|The Frankfurt-Tipp rating:|
|Genre:||Children's film, Comedy|
|Production country:||Deutschland 2015|
|Running time:||Approx. 95 min.|
|Rated:||From 0 years|
Until now Rico (Anton Petzold) has always been a loner and an outsider. Because he is a little different from the other kids. Rico is deeply gifted. He always takes a little longer to understand things and lives in his very own world. But now he has finally found a friend: the highly gifted Oskar (Juri Winkler). He finally comes back from his holidays and is even allowed to spend the night with Rico. Actually a very big reason for joy. But somehow Oskar behaves very strangely. Is he sad because his father doesn't want to take care of him? Or does it have something to do with what he observed while playing bingo with Rico's mother (Karoline Herfurth)? Sooner than expected, the friends find themselves in a new adventure that puts their still fresh friendship to a severe test...
Following the successful film adaptation of the popular children's and youth novel Rico, Oskar und die Tieferschatten, the sequel Rico, Oskar und das Herzgebreche is now coming to cinemas. This time Wolfgang Groos (The Vampire Sisters, Suburban Crocodiles 3) has taken over the direction. Groos relies much more clearly than his predecessor Neele Leana Vollmer on wry humor and over-the-top characters, such as the shady bingo fairy Elli Wandbeck (Katharina Thalbach) and her slightly underexposed son Boris (Moritz Bleibtreu). This is indeed really funny in some scenes and especially appeals to the target audience. But unfortunately it comes at the expense of the charm with which the first film could score and positively stand out from the mass of German children's films.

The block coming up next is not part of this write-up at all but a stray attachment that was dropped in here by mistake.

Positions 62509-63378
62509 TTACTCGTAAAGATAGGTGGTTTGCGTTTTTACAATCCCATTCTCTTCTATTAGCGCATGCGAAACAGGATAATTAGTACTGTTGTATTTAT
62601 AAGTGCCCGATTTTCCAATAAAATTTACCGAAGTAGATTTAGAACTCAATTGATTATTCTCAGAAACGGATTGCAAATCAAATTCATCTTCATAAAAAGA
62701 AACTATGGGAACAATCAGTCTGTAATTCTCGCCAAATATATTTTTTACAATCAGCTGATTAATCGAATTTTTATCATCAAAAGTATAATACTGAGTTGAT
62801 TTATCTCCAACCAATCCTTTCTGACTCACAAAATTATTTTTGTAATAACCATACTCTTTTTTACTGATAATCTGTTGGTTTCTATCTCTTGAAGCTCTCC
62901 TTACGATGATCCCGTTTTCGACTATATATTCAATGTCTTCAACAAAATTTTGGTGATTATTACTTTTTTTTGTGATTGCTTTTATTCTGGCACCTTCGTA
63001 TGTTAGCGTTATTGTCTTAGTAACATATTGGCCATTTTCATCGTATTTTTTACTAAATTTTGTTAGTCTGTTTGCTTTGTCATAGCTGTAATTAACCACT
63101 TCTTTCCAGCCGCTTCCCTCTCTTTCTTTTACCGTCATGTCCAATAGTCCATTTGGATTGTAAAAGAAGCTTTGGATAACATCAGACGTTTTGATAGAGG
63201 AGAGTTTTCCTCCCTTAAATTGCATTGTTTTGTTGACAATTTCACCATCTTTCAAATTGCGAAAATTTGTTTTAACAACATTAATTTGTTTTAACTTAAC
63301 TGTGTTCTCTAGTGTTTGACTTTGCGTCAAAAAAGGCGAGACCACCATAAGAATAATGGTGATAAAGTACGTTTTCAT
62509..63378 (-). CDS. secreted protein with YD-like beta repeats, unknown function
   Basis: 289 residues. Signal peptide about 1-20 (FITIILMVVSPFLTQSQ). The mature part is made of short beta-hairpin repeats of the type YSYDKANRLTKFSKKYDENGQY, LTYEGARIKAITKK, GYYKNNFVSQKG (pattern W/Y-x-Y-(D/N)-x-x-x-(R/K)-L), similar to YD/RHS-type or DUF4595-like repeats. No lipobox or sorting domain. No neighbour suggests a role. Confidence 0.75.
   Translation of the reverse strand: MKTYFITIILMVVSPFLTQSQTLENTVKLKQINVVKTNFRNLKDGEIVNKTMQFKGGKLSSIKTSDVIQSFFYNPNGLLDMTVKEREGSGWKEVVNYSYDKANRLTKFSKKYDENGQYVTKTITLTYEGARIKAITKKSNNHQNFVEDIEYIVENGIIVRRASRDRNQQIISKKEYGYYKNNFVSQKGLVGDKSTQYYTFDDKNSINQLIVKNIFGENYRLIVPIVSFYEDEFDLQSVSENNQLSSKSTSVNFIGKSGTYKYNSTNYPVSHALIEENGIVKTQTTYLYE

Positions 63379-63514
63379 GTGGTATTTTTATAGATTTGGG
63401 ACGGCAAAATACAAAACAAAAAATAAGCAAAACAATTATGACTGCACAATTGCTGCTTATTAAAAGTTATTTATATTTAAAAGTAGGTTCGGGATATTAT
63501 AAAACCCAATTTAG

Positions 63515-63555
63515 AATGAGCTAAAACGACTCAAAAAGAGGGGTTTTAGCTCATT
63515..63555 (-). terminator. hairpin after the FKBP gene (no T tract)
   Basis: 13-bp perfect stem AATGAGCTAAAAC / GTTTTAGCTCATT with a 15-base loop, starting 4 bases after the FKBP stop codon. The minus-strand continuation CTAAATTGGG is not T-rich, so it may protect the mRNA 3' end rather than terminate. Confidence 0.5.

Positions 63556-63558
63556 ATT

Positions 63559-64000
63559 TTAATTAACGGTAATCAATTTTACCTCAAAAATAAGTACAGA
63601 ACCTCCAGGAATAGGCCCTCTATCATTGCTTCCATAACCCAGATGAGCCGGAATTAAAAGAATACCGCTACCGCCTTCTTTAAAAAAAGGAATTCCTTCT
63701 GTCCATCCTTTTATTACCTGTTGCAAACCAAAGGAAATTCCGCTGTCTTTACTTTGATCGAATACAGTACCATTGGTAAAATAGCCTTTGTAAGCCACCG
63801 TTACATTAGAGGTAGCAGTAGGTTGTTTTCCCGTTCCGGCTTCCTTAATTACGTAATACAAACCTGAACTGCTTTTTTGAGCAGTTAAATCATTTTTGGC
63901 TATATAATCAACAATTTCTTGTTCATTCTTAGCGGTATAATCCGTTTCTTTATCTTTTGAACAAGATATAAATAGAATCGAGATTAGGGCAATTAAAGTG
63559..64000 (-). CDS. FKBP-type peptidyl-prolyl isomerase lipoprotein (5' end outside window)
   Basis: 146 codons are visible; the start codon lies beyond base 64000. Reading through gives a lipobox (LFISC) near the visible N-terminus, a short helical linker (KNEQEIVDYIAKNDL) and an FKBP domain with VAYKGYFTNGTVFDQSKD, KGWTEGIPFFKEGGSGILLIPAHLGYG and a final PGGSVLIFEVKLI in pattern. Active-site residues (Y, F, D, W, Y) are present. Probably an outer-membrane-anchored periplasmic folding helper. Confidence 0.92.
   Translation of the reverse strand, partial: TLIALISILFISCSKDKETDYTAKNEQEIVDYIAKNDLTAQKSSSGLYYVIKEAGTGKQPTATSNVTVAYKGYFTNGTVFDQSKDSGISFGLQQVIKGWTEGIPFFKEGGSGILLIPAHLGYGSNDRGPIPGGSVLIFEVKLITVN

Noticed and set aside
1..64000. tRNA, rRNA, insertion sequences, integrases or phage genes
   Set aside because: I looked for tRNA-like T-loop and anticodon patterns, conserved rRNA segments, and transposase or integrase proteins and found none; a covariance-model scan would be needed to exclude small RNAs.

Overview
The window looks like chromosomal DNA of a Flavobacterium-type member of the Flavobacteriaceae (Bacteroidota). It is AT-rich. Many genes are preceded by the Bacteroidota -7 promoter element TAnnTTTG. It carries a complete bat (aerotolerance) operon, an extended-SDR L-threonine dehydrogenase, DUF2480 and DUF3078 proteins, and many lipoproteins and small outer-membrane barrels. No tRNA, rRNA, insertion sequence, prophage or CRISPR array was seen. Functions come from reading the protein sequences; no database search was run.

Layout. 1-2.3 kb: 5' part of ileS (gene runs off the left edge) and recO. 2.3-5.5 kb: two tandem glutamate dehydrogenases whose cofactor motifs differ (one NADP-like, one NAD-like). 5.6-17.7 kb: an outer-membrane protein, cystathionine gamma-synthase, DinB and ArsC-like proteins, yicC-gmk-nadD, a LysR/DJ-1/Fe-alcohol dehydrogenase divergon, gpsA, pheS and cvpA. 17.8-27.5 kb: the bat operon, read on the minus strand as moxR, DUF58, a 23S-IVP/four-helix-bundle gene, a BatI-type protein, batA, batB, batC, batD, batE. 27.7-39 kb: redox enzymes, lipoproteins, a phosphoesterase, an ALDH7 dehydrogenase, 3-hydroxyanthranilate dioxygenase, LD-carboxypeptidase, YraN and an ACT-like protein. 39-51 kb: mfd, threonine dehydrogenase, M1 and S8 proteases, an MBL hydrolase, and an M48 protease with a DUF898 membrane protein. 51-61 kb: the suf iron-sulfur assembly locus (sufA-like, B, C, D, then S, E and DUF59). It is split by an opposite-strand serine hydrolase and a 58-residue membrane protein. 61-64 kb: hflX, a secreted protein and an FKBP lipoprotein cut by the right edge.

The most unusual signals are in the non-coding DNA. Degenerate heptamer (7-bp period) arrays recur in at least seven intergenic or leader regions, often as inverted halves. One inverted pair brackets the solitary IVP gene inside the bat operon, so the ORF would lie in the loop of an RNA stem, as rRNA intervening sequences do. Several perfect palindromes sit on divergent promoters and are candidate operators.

The two young leads, on the other hand, are almost better than when they first appeared together. They have grown into their roles and harmonize really well with each other due to the well-developed differences between the two characters. Their adult co-stars Anton Petzold and Juri Winkler therefore play this time again easily to the wall.
For children, Rico, Oskar and the Heartbreak is quite a lot of fun, even if the story is not quite as exciting as their encounter with the Tieferschatten and some important elements of the story, such as Oskar's difficult relationship with his always absent father, are treated far too superficially. But despite its flaws, Part 2 again has that special something and plenty of off-kilter humor. And that consoles over the weaknesses of the script and some too much on Klamauk trimmed gags. For this there is not, as for part 1, the top mark. A satisfied, on the young target group oriented viewing value have the unequal friends but always deserved!
An article by Frankfurt-Tipp